family; Rev. George Burton, A. M.; Publications like that now before us, and Mr. John Mole. We have also are well calculated to check, by ex- some MSS. of the late Rev. B. N. posing, the perpetual intrusion of such Turner; Memoirs of the late Edmund crude efforts, and we hail with pleasure Turnor, Esq. F.R.S.communicated by the continuance of a work which may his brother; and of the late Mr. Kerdetect the general ignorance to which rich, librarian of Cambridge, by his we allude, and supply those defects in son; Memoirs of the Rev. Theophilus literary history, which have produced Buckeridge, Mr. Green, Rev. Thomas a disgraceful revolution in our periodi- Leman, &c. &c. &c. cal literature. This we trust may be The first article in the volume, to counteracted by the vast mass of infor- which we have not yet adverted as mation contained in the present vo- forming any part of it, is a long biogralume and its predecessors, and we are phical account of the late William happy to reinark that such authentic Gifford, Esq. the translator of Juvenal, materials for history, biography, and and for many years editor of the Quarantiquity, are likely to be continued terly Review.

In this are many very with the zeal and spirit which animated interesting particulars of Gifford's early its original author, Mr. Nichols se- lise, taken from his own account prenior, who might well have said, Non fixed to his Juvenal, which is very proomnis moriar.

perly given here entire. As a reFrom the dedication to this volume, viewer, it is here said that “ at times we learn that the editors are the son his pen was at least sufficiently severe,” and grandson of Mr. Nichols. It con- but unless the articles he wrote were sists principally of " selections from specified, it would be impossible to the yet far from exhausted stores of lite- know how far this character is just, as rary correspondence” in the possession depending only on his crilicisms. We of the late editor. Of these stores are not, however, left to conjecture on “ three series of letters are included, this point. His avowed publications,

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326 Review.-Nichols's Literary Illustrations, vol. VI. [April, and his prefaces to the dramatic au- Thomas Pitt, first Lord Camelford, thors whose works he edited, suffi. was born March 3, 1733, and educated ciently betray the selfish irritability of at the university of Cambridge. It his temper. To this we may add, his was during his residence at Clare-hall, “ Examination" of the article of his that he was favoured by his uncle the Juvenal, which appeared in the Criti- first and great Lord Chatham, with a cal Review, and " The Supplement to series of sensible, affectionate, and that Examination," written in great estimable letters, which, in 1804 were bitterness of spirit, and much and low published by his son-in-law Lord Grenpersonal abuse but they were not ville, accompanied by an excellent preanswers, nor did he know that the ar- face from the pen of that illustrious ticles in the Review were written by statesman. Omitting other particulars an Oxford scholar (still living) of clas- of the parliamentary progress of Mr. sical abilities far superior to those of Thomas Pitt, until he was called to Gifford.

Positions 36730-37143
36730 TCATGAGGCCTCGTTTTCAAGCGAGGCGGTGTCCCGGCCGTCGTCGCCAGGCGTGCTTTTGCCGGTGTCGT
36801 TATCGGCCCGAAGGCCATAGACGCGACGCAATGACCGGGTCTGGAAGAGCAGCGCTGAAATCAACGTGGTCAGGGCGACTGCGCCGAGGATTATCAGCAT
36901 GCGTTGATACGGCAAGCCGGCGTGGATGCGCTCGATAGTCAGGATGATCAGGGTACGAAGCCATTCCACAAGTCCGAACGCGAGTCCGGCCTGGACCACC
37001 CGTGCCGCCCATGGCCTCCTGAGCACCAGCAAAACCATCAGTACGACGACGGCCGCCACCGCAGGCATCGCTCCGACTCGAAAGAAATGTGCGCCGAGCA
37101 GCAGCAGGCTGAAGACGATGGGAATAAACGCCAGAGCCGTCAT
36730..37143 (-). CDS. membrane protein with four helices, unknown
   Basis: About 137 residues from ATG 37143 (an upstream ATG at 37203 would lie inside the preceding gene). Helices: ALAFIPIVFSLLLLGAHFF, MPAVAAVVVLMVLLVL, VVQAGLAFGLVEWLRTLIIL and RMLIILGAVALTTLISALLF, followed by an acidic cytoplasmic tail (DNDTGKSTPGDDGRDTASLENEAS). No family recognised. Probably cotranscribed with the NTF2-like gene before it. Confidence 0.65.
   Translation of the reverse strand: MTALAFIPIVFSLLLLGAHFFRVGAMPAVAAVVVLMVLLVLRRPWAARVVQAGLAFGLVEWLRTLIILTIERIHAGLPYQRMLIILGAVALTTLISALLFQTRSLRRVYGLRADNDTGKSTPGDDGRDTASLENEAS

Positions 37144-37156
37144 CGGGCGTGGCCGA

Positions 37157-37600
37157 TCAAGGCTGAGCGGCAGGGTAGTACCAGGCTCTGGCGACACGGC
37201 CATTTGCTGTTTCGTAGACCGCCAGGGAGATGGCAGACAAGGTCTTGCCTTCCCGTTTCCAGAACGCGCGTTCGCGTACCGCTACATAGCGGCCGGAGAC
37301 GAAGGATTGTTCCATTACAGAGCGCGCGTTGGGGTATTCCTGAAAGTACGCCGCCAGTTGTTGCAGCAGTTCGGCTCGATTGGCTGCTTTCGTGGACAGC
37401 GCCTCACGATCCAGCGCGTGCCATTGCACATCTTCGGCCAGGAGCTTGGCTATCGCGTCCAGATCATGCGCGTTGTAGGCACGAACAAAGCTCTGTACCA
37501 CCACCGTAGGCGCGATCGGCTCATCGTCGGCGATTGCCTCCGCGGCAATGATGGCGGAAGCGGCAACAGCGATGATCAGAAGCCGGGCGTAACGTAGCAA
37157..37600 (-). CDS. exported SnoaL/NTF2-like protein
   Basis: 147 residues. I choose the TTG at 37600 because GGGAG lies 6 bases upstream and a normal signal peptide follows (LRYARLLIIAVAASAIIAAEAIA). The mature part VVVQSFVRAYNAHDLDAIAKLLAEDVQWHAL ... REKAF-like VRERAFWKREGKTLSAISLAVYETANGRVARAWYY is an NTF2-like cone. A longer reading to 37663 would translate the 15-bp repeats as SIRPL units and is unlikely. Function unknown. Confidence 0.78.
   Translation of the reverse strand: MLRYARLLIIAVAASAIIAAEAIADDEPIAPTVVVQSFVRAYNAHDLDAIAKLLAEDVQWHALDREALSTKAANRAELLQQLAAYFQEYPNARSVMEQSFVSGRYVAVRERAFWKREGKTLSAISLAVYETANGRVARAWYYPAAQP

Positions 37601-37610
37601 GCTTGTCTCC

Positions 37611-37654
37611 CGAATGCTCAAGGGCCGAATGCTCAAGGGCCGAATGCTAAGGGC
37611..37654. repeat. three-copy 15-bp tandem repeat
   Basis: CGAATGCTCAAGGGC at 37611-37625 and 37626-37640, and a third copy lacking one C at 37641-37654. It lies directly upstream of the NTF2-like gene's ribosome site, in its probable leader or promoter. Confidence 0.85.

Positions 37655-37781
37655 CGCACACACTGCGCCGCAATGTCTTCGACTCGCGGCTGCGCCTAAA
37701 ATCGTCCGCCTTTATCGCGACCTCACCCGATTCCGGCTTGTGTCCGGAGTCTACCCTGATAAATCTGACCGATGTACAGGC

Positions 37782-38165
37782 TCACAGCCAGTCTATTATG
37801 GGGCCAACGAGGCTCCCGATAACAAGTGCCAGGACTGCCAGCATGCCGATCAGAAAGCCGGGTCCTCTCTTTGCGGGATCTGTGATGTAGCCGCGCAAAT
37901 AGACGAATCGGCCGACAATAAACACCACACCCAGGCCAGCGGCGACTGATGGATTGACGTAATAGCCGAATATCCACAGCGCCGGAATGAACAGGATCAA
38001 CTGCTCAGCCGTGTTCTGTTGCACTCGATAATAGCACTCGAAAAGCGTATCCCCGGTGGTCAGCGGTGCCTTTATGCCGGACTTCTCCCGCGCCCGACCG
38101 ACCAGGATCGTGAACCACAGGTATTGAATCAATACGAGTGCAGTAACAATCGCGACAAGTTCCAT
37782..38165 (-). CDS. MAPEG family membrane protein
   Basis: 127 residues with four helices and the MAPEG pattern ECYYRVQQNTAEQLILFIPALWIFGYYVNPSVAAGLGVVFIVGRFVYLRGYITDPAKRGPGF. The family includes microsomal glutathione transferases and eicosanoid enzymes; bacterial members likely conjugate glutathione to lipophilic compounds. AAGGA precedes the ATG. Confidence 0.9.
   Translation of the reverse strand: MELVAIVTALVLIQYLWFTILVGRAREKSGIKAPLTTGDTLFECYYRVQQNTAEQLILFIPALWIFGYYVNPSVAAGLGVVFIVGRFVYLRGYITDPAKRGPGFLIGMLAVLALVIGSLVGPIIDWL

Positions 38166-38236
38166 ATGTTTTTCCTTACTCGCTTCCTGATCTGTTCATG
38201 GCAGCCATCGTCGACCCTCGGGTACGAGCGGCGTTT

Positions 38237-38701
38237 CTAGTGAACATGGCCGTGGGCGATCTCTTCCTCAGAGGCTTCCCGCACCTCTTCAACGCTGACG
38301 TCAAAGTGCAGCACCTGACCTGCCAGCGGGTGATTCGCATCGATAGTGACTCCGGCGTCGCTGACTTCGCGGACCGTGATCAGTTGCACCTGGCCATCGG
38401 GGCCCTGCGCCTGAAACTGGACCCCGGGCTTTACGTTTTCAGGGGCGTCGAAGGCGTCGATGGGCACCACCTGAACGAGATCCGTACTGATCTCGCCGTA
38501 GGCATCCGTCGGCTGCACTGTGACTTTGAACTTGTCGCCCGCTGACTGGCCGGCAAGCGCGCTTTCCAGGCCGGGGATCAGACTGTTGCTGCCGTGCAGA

the House of Peers by the title of Lord This memoir is followed by short Camelford, all which are accurately but accurate lives of two eminent ma. detailed in the memoir prefixed to his thematicians, the Rev. John Hellins, ** Letters," it may

be sufficient to menF.R.S. and the Rev. Malachi Hitchins. iion that the present letters begin in 1780,

The Letters of the Rev. Peter Cun- and end a short time before his death, inghaın, addressed to the Rev. Thomas which took place at Florence, Jan. 19, Seward, father of the Poetess, afford 1793. This period, short as it may some instances, if any were wanted to seem, includes many important evenis complete her character, of her love for on which he imparted his opinions to the adulatory and the bombast in his correspondent Mr. Hardinge, with writing, as well as an excellent speci- great freedom and strong sense. The men of what Miss Seward considered principal of these events were the gene

as an easy and elegant epistolary ral election in 1780, which brought style." We can well remember the Mr. Fox into parliament for Westfame of this lady, and of her fatterer minster-the change of administration Mr. Hayley: In this last article they —the coalition ministry—the trial of long carried on a successful partner. Mr. Hastings—the affecting illness of ship, and ran their course together. his Majesty George Ill.—and the Fifiy years ago no poetry was men- French Revolution, with all its mistioned but that of. Miss Seward and chiefs. What renders these letters the Mr. Hayley, or rather “ the Muse of more interesting is, that they embrace Lichfield"and the “poet of Eartham.” many of those political dogmas which This exchange of titles inet the eye in are distracting the minds of men at the every Review and Magazine, but the very period (1831) at which we are fame that accrued was somehow short now arrived. lived. Their works are no longer On Mr. Fox's first election for Westsought after, and their biographers minster, his Lordship sayshave contributed largely to bury what

" Mr. Fox will run us hard at Westminremained. Our readers are aware how much

ster at last, but it is our own fault, in suffer

ing him to poll not only all the legal votes Mr. Nichols's preceding volumes were indebted to the valuable communica- of application, but troops from Spital-fields,

his Duchesses could seduce by every mode tions of Mr. Justice Hardinge. The

and any where else, which the indolence of correspondence of Lord Camelford in

the High Bailiff, and the treachery of his the present volume is, as the editors deputy, have admitted.” observe, “ the composition of a highly cultivated mind, of a literary turn, and

On this event, it was well remarked,

that it would not be difficult to prove polished by an intercourse with the best society of Europe ; and, although that Mr. Fox was upon the whole no their theme is in a great degree poli- great gainer by representing a city in tics,” they were the politics of a very

which the arts of popularity, even interesting period both of English and when most honestly, practised, are no continental history, and the noble security for its continuance; and inwriter's sentiments cannot fail to be deed the time was not far distant when read even now with considerable inte. he had to experience the fatal effects of rest.

preferring a seat which the

purest vir,